As you know, church has been kinda’ bugging me lately, and one of the things that has been bugging me is the preaching. It doesn’t really belong in church.
Preaching belongs in the streets.
One of the most powerful sermons ever preached is recorded in Acts 2. Peter brilliantly, powerfully, clearly and anointedly laid it all out in the public square and thousands accepted his message that day and were baptized.
Thousands of people got what he said.
They heard the good news and they got it. They did not need to keep getting it.
Can you imagine how boring it would have been for them if, after they were baptized, Peter just kept reiterating the same message to them again and again?
Jesus’s parting words were, “go and make disciples of all nations, baptizing them in the name of the Father and of the Son and of the Holy Spirit, and teaching them to obey everything I have commanded you.”
The word preaching does not appear in His commission to us. He didn’t tell us to preach to the church, because preaching to the church is like preaching to the choir. It’s unnecessary.
Preaching is implied, however, in the “go make disciples” part. It’s what Peter did out there in the public square. But once those three thousand new believers were baptized into the faith, they no longer needed preaching, they needed teaching.
Preach then baptize then teach.
Teach obedience to the things Jesus taught.
Preaching is like professing. A professor stands behind a lectern and professes what he knows, take it or leave it. But a teacher is hands on. A teacher makes sure his/her students know how to apply the concepts.
In the comment section of a recent post, Reuben Kerr wrote, “The church desperately needs Shepherds but with the ‘over-emphasis’ on teaching today a minister is more likely to be chosen for his leadership qualities or his speaking ministry over his pastoral heart. In the UK the ‘pastoral care’ has been given to the ladies of the church. Men may be getting ‘fed’ but they’re not being cared for. And men really do need men to pastor them! And what happens – men struggling with all kinds of sin, get discouraged, defeated and eventually give up. In the meantime, the LORD is saying – where are my Shepherds? It’s a dire problem that needs urgent attention.”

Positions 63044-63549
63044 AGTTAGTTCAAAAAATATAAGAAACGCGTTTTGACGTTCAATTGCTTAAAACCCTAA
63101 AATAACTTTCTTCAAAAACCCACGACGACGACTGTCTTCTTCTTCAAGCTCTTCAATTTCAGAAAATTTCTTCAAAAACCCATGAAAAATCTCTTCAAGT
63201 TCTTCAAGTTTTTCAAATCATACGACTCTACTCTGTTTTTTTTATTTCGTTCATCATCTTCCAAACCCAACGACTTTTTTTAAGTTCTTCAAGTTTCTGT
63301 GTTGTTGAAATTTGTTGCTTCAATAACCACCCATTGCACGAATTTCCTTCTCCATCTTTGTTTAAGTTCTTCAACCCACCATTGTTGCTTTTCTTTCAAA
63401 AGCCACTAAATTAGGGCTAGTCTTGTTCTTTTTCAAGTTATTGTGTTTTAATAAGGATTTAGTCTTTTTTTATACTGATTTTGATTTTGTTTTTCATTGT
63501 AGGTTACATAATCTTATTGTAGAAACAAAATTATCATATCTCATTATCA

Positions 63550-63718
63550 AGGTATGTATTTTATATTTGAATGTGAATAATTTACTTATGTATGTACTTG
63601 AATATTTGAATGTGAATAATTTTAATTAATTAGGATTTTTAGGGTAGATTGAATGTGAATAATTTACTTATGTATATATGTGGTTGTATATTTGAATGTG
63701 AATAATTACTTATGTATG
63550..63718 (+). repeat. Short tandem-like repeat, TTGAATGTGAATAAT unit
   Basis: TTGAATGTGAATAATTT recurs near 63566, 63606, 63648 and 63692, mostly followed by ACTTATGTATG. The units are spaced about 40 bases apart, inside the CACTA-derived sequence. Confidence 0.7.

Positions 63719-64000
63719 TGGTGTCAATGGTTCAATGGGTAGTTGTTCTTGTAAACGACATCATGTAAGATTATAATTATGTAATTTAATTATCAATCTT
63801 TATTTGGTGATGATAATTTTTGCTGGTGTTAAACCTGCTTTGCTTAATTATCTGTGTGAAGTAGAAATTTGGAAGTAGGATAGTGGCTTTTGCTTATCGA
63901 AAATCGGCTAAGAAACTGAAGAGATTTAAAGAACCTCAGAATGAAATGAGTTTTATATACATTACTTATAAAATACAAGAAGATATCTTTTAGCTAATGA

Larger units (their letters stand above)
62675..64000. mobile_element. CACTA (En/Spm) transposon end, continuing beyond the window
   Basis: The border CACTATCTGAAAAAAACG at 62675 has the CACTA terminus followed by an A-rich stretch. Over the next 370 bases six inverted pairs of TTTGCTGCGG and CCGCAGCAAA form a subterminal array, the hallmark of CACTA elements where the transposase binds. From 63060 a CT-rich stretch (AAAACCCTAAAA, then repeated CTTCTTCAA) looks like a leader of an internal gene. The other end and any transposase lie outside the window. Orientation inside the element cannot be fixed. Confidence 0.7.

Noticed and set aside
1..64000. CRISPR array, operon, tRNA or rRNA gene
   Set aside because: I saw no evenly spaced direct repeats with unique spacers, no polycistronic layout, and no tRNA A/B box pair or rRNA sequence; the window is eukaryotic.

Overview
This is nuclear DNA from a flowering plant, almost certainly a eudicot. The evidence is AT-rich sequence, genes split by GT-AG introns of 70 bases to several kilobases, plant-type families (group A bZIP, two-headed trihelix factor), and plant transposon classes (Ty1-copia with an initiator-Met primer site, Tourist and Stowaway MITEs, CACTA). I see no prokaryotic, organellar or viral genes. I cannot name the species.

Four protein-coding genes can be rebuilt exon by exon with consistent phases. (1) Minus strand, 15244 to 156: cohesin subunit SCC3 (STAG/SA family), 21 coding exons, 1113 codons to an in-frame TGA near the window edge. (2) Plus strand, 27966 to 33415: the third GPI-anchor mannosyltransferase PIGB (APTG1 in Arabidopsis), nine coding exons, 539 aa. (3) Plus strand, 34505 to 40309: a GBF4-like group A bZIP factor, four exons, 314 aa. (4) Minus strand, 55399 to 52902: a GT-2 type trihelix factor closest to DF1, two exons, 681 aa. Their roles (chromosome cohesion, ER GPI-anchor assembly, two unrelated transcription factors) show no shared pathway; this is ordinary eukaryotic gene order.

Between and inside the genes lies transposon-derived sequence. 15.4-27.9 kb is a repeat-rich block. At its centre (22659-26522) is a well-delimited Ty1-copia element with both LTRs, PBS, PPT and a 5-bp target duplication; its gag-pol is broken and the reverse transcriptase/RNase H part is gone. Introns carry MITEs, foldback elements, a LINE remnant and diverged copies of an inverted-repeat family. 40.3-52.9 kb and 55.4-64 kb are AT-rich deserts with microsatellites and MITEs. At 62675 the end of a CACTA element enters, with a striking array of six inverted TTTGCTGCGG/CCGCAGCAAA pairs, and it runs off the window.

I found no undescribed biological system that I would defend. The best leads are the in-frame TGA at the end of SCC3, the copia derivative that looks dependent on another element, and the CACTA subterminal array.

That over-emphasis on teaching sounds like it might be an over-emphasis on preaching. Because teaching goes hand in hand with good shepherding. It comes alongside. It shows a struggling person how to overcome his/her struggles.
I was attending an inner city church earlier this year. The pastor there is doing an amazing job of caring for the community. His actions are preaching the good news of Christ. And that form of “preaching” in the community is bringing people through the doors of the church on Sunday mornings. And that is great.
Preaching is meant to bring lost sinners into the church, but the job is not done.
Yelling repent Sunday after Sunday while the “choir” shouts their amen does not complete the mission. It does little good to stand at the pulpit and admonish the addicts and the prostitutes to repent unless you show them how. Unless you take them by the hand and walk them to victory.
“Teach them to obey everything I have commanded you.”
And how did Jesus teach? Well, He didn’t stand behind a lectern and yell. He taught by example, by action. He modeled love. He went out to where the hurting people were and He touched them. He healed them. He redirected their thinking. He counseled. He removed scales from eyes. He stooped to wash the feet of those closest to Him. He showed us what His Father is like.
Jesus taught His disciples by taking them along on His mission.
Perhaps Pastors should teach us to obey Jesus by getting us up out of the pews on Sunday mornings and taking us with them to preach in the streets. So we can welcome any resultant new believers into a fellowship of actively caring for one another. While we all go out and rescue some more.
Perhaps church should be nothing more than us out on mission with Jesus – learning together how to care for those He loves. Because actions have always spoken louder than words.
So weigh in. Is your pastor using nitty-gritty, hands-on actions, mere eloquent words or a perfect combination of both to show you what the Father is like?
Is anyone in your church meeting your deepest needs? Does anyone in your church even know what your deepest needs are? Does anyone know your struggles? If so, are you takin’ it to the streets?
I’d love to hear how a truly effective Shepherd shepherds. Reuben probably would, too.
“Take this message to my brother, you will find him everywhere…”